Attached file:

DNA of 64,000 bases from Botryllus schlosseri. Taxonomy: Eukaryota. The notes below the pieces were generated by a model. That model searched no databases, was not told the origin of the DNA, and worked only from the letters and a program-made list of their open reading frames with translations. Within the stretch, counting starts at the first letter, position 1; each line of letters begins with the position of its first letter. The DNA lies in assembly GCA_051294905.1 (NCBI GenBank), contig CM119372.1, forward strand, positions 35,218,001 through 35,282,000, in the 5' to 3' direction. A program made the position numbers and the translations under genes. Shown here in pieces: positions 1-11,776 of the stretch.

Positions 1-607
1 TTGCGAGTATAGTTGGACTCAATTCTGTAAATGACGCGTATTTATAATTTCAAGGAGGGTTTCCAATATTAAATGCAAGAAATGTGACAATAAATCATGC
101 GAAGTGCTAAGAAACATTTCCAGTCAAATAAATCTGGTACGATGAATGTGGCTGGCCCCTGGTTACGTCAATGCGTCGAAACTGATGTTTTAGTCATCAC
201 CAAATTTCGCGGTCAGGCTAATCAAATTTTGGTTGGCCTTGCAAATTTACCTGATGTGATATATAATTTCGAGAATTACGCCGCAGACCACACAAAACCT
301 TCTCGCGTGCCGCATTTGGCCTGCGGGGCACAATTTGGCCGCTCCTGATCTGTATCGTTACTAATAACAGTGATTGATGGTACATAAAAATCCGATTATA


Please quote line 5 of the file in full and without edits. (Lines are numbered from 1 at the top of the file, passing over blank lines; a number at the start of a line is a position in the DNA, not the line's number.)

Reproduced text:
201 CAAATTTCGCGGTCAGGCTAATCAAATTTTGGTTGGCCTTGCAAATTTACCTGATGTGATATATAATTTCGAGAATTACGCCGCAGACCACACAAAACCT